If the round is expanded properly to maintain the diameter of the cast boolit as intended & the crimping is not swagin the cast boolit, then the problem should be resolved.

    If one still has a "fit" issue as shown by key holing, & leading by the chamber, then one may want to enlarge the cast boolit diameter even more as the bbl may be bigger in diameter than the .001+ that was used. Another factor can be the alloy BHN( hardness) where the boolit is too hard & is not obturating(<sealing the bbl) to the grooves of the bbl completely & that too will make for leading near the chamber & streaking down the bbl, as well as poorer accuracy.

    Now, I realize that some who read this already know what I am trying to share, but I am posting this even though it has been explained by others before this & many times IIRC.

    Sometimes it takes going back to some of the basics to get a handle on what one issue is being caused by.

    Sometimes it is more than one step causing the issue, so it is best to just work oneself thru the steps, one step at a time & eliminate the variables that can cause the issue(s).

    So, if someone reads this & already knows. So be it.

    If not, then please give it some thought to try the suggestions & se if it helps you with the issues you are having.

    There is more that can be addressed, but I think I typed enough now.


    G'Luck!

    P.S. - I had to work thru this with several of my pistols ( .380 & 9mm) and finally got it figured out. I hope that everyone else has the same success I did in solving the issues as they happened.
    Last edited by JBinMN; 09-09-2019 at 11:31 PM. Reason: spelling, sytax, whatever... ;-)
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  17. #17
    Boolit Grand Master GhostHawk's Avatar
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    You got a lot of great advice above, I don't disagree with any of it.

    Many of us have been down this road, I had it happen on both a 9mm pistol and a barrel for a H&R Handi Rifle.

    Your in good company, enjoy the journey!

  18. #18
    Boolit Master
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    Kinda tricky when you got no obvious barrel leading (sign of good bullet fit) & cycles the action (enough powder charge). Try a slower-burning powder first (see link below) before changing your sizing/seating methods. TG can be finicky fast at times, it leads my suppressor but not my barrels in subsonic applications. Good luck.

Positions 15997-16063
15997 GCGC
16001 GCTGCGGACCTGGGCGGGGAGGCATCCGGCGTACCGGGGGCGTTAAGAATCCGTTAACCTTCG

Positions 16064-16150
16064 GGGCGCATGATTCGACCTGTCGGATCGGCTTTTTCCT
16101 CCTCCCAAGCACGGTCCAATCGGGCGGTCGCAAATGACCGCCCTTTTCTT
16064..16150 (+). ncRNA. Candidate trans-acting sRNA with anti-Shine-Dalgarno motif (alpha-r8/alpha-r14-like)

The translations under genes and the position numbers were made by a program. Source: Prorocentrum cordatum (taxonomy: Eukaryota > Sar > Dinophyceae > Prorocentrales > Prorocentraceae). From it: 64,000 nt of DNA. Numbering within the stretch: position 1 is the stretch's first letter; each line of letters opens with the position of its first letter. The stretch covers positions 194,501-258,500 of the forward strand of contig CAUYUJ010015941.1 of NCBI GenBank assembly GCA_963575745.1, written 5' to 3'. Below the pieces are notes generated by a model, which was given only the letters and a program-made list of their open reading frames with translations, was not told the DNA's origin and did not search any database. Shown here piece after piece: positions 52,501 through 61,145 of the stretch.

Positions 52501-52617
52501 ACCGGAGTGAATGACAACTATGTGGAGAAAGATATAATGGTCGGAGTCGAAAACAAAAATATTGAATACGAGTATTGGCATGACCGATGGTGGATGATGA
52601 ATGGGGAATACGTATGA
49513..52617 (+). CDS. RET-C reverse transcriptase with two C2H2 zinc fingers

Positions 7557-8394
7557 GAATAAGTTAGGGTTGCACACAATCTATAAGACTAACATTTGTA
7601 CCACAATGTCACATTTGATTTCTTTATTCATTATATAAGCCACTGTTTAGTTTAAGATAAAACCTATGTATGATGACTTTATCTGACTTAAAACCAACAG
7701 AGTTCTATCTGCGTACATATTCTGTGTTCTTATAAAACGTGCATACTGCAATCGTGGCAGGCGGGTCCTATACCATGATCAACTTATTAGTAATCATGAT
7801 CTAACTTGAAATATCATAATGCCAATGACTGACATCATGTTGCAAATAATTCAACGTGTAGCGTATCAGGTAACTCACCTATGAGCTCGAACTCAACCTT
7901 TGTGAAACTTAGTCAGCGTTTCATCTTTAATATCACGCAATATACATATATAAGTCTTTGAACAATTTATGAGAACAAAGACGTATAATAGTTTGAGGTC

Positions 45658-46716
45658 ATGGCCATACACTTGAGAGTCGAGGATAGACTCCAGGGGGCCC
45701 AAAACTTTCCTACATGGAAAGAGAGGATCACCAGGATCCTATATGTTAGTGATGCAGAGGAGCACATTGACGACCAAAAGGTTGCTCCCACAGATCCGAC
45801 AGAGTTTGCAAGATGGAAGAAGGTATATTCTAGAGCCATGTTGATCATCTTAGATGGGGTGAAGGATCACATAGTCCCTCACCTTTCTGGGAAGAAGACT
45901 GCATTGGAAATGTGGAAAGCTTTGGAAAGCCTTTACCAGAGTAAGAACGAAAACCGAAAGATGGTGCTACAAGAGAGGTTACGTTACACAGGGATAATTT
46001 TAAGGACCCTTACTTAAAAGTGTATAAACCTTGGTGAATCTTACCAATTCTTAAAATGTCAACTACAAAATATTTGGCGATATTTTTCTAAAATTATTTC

http://castpics.net/dpl/index.php/re...et-data-lookup
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  19. #19
    AKA: GRMPS Conditor22's Avatar
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    slug the barrels. mine range from .355 to .3585 and go 1 to 2 thou over that diameter

    neck expanders help especially with softer alloy I use NOE and had a member make some custom size expanders. IF you use 15 BHN a Lee powder through die should work.

    pull a boolit with a hammer type puller and measure the diameter

    I use a Lee FCD and crimp only to the point that when the loaded boolit is pushed against my bench the boolit doesn't move.

    remember the 9MM is a tapered case.

  20. #20
    Boolit Grand Master

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    When trouble shooting a gun problem, change one thing at a time. I'd suggest larger diameter bullet first. If your barrel slugs at .356" I'd suggest a .358" bullet. I cast for 3, 9mm pistols and two slug out to .356". With these two a .358" bullet, either nekkid lead or PCed, works great. For the other pistol, a Tokerev, the barrel runs about .357"-.358" and if I cast some bullets that run .359" or so I'll use them, otherwise this gun just gets jacketed bullets. Higher pressure may bump up the bullets and help, but for my guns I often use light loads with good fitting bullets and get excellent results...
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Abbreviations used in Reloading

BP Bronze Point IMR Improved Military Rifle PTD Pointed
BR Bench Rest M Magnum RN Round Nose
BT Boat Tail PL Power-Lokt SP Soft Point
C Compressed Charge PR Primer SPCL Soft Point "Core-Lokt"
HP Hollow Point PSPCL Pointed Soft Point "Core Lokt" C.O.L. Cartridge Overall Length
PSP Pointed Soft Point Spz Spitzer Point SBT Spitzer Boat Tail
LRN Lead Round Nose LWC Lead Wad Cutter LSWC Lead Semi Wad Cutter
GC Gas Check